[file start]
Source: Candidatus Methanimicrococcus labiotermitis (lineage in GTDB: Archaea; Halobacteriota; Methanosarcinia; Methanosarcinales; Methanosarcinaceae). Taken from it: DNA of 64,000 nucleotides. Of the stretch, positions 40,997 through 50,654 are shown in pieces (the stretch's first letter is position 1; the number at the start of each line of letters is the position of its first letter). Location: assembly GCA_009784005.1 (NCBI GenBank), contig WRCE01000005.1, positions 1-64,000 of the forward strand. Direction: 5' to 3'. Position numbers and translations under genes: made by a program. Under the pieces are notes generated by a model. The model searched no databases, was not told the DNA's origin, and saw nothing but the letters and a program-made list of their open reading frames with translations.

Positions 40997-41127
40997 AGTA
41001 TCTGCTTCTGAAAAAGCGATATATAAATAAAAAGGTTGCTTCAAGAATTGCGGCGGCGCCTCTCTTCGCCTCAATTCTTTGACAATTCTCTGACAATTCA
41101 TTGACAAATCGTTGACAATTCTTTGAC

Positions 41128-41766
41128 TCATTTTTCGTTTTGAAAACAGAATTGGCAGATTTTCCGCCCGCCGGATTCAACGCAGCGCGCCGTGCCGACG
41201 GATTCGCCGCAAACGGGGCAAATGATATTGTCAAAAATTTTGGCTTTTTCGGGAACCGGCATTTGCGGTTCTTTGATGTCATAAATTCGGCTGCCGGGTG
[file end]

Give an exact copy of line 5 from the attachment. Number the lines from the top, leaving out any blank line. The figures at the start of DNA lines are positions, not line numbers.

41101 TTGACAAATCGTTGACAATTCTTTGAC